The Sisters of Charity of Strasbourg and their Federation
by Sr. Denise Baumann
Superior General and President of the Federation
I.The Congregation of the Sisters of Charity of Strasbourg, birthplace of the Federation
Born in 1734 in Alsace, our Congregation would not have known at its birth that it was directly linked to St. Vincent de Paul. However, it was by the route opened by him that our founders entered. We recognise as founders: Cardinal de Rohan, Bishop of Strasbourg and Grand Almoner, who wished to have a community of sisters in his diocese which was ravaged by war, sickness and misery, four young women from Alsace, in formation for two years with the Sisters of St. Paul of Chartres.
From Chartres, the first sisters brought the Rule which was to be our rule of life for 150 years. A rule that is stamped from its very first pages by what is at the heart of the message of St. Vincent de Paul: belonging to the Saviour, in order to "offer to his person all those acts of charity which the least of those who belong to him have received from their (the sisters') hands."
The community grew quickly. It was able to put sisters into some hospitals and foundling homes in Strasbourg. It was there, ten years after the Church had proclaimed the sanctity of Vincent de Paul, that a young priest, Antoine Jeanjean, started to arouse in the sisters an enthusiasm for the one who was already their "holy patron." Named as first ecclesiastical superior of the congregation, Antoine Jeanjean was able, up to the French Revolution, to strengthen the sisters in this spirit. The turmoil of revolution was to hunt them out of the towns of Alsace and to scatter them.
From the moment of their return to Saverne in 1804, the Community experienced a rapid growth. The sisters were called on to care for the poor and the sick in numerous hospitals in Alsace and Lorraine.
Since 1823, we had already been `exported' to the German or Austro-Hungarian countries and due to our manner of serving the sick and the poor, our name in these areas became: Die barmherzigen Schwestern vom heiligen Vincenz von Paul.
In France, the Sisters of Charity of Strasbourg never passed the thousand mark. At the end of 1997, we numbered 230. At the same time, the Federation, with its German, Austrian, Italian and Indian sisters, numbered 4,700 sisters; of whom 174 are in Africa and 42 in Peru, with 53 novices, 17 postulants and 58 aspirants.
Three distinct groups live out this life of the Congregation and of the Federation today:
- The 11 congregations gathered, since 1971, into the Federation by the decree of 2 February 1986 from the Sacred Congregation for Religious and Secular Institutes (with a common rule of life).
- The congregations founded by Strasbourg and, over the course of the years, integrated into the Company of the Daughters of Charity.
- The Congregations founded by Strasbourg, currently linked in friendship and/or collaboration, but not federated.
2.Some links with other members of the Vincentian Family
- At the heart of our Federation, there are strong links between the three groups named above, for example, Daughters of Charity from the provinces of Salzburg, Graz and Cologne regularly participate in our Federation Councils and in formation programmes (initial and ongoing).
- The Middle European Vincentian Studies Group (MEGVIS = Mittel-Europäische Gemeinschaft Vinzentinischer Studien) seeks regularly to deepen the Vincentian spirit and service. The last three themes have been:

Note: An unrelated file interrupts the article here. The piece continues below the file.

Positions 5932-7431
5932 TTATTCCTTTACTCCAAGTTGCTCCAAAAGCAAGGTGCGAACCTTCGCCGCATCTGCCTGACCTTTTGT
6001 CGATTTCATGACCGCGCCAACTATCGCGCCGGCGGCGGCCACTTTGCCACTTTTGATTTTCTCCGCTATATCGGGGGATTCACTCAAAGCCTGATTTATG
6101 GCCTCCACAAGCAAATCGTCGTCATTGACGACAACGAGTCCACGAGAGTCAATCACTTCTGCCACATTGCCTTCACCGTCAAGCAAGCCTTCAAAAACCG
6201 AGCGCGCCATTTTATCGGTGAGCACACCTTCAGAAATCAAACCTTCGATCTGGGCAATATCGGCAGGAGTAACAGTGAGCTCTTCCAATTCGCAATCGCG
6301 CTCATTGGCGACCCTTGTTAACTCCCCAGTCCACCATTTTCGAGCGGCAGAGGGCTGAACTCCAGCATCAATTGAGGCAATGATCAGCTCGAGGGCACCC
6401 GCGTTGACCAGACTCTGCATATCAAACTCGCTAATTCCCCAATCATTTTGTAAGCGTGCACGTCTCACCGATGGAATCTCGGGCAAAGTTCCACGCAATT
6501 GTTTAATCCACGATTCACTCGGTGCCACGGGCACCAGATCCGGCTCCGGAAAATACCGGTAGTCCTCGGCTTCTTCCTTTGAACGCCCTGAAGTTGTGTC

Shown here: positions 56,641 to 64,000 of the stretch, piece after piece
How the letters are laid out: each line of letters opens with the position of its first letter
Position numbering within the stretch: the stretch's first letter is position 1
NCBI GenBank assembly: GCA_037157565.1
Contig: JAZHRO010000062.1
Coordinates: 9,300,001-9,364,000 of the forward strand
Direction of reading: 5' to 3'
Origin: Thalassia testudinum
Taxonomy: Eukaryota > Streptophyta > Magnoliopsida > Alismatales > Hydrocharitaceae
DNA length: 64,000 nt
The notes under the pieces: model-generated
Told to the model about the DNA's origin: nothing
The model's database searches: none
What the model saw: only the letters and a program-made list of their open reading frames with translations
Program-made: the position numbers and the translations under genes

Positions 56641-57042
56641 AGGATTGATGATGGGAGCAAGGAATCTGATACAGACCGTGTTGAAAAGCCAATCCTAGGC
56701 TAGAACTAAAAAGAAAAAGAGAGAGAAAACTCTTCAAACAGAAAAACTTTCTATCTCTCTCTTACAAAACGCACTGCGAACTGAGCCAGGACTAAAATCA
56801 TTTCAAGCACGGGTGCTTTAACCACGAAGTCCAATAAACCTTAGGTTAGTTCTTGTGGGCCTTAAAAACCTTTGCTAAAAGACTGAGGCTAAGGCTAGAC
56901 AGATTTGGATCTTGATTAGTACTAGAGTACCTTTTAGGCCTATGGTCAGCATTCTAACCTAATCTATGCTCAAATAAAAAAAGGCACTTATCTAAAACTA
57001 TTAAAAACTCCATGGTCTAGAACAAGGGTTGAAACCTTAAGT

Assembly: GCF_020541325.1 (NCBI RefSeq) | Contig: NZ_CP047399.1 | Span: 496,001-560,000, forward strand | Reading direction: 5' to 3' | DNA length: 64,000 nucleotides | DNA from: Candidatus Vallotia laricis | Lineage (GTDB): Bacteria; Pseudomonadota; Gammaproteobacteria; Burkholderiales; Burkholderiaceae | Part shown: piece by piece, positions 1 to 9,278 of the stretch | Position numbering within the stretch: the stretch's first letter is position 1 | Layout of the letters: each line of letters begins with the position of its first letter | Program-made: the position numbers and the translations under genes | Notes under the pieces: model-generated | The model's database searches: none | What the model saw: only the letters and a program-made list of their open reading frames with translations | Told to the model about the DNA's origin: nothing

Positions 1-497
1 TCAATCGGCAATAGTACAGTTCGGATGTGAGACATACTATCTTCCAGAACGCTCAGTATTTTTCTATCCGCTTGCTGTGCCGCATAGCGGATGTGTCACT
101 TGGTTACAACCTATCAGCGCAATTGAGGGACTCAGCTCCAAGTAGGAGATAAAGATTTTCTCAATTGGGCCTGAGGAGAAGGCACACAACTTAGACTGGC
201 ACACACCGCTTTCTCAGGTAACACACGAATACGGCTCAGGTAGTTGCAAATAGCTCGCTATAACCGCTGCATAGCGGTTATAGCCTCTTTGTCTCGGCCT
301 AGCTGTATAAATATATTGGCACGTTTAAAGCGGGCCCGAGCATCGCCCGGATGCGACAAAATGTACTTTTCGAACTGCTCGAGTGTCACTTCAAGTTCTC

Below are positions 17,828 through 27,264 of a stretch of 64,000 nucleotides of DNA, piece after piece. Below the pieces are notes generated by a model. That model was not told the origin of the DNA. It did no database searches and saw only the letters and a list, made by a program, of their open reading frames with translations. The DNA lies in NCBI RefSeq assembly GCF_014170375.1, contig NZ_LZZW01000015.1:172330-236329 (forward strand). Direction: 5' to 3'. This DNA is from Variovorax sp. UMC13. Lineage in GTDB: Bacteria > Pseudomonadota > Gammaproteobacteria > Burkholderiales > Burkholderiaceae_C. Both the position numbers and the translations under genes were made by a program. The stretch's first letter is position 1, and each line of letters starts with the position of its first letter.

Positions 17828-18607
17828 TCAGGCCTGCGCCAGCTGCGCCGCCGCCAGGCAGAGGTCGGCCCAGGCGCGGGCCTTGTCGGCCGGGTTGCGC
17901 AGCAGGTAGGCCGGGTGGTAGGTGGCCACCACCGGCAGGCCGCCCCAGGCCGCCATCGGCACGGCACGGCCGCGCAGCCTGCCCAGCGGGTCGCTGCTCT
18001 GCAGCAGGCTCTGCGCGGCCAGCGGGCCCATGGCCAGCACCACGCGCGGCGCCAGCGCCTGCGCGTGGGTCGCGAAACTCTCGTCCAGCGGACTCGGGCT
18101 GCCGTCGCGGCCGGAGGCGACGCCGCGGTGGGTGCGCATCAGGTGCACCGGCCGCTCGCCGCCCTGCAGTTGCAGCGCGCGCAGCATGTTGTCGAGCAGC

* 1996: Witnesses to the faith in the Vincentian Family
* 1997: Frederick Ozanam and Rosalie Rendu
* 1998: Collaboration among our institutes in Europe.
- In France, we collaborate with the communities of the Vincentians and the Daughters of Charity for:
* the formation of lay people in the Spirit of St. Vincent; for example, fidelity and creativity in the service of the poor, Vincent de Paul and management.
* formation; visits to the Vincentian `high places': journey `In the footsteps of St. Vincent de Paul' with sisters, young people and directors of our works.
* reflection on our works and on the new juridical structures.
- In Tanzania, collaboration between the Sisters of the Congregation of Untermarchtal and the Vincentians.
-In Europe, particularly in our Federation, we can see some seeds of hope in the direct collaboration for the future. For example:
* the search for new juridical structures for our works
* the active involvement of our charism on numerous lay people in these works
* the new face of our communities and congregations in the lasting (deep) changes in Europe
* the attention to the new poor and the diverse responses to their needs.
Dialogue is only at its start, but the field remains open for collaboration and support that are yet more concrete.
3. Faced with the Third Millennium, the most important challenges to be taken up are:
- Sisters and lay people in the service of the same mission.
The challenge is to share the charism with lay people, our co-workers in the service of the poor and the sick. The challenge is also to live out at the heart of the modern world
_ with its technological and economic pressures _ a commitment to the priority of the human person, the sick and the poor.
- The Young.
The challenge in a rich and ageing Europe is to promote a pastoral service for the young and to promote Vincentian vocations.
- The Poor.
The challenge, with Vincentian creativity, is to continue to open new ways of serving the poor: those who are excluded, those at the beginning and end of their lives, ethical questions.
Among these challenges, there are two signs which bring hope for the future:
•a thirsting for God and a renewal of prayer
•the increasing number of men and women ready to move into action on behalf of the poor.
Translated by Eugene Curran, CM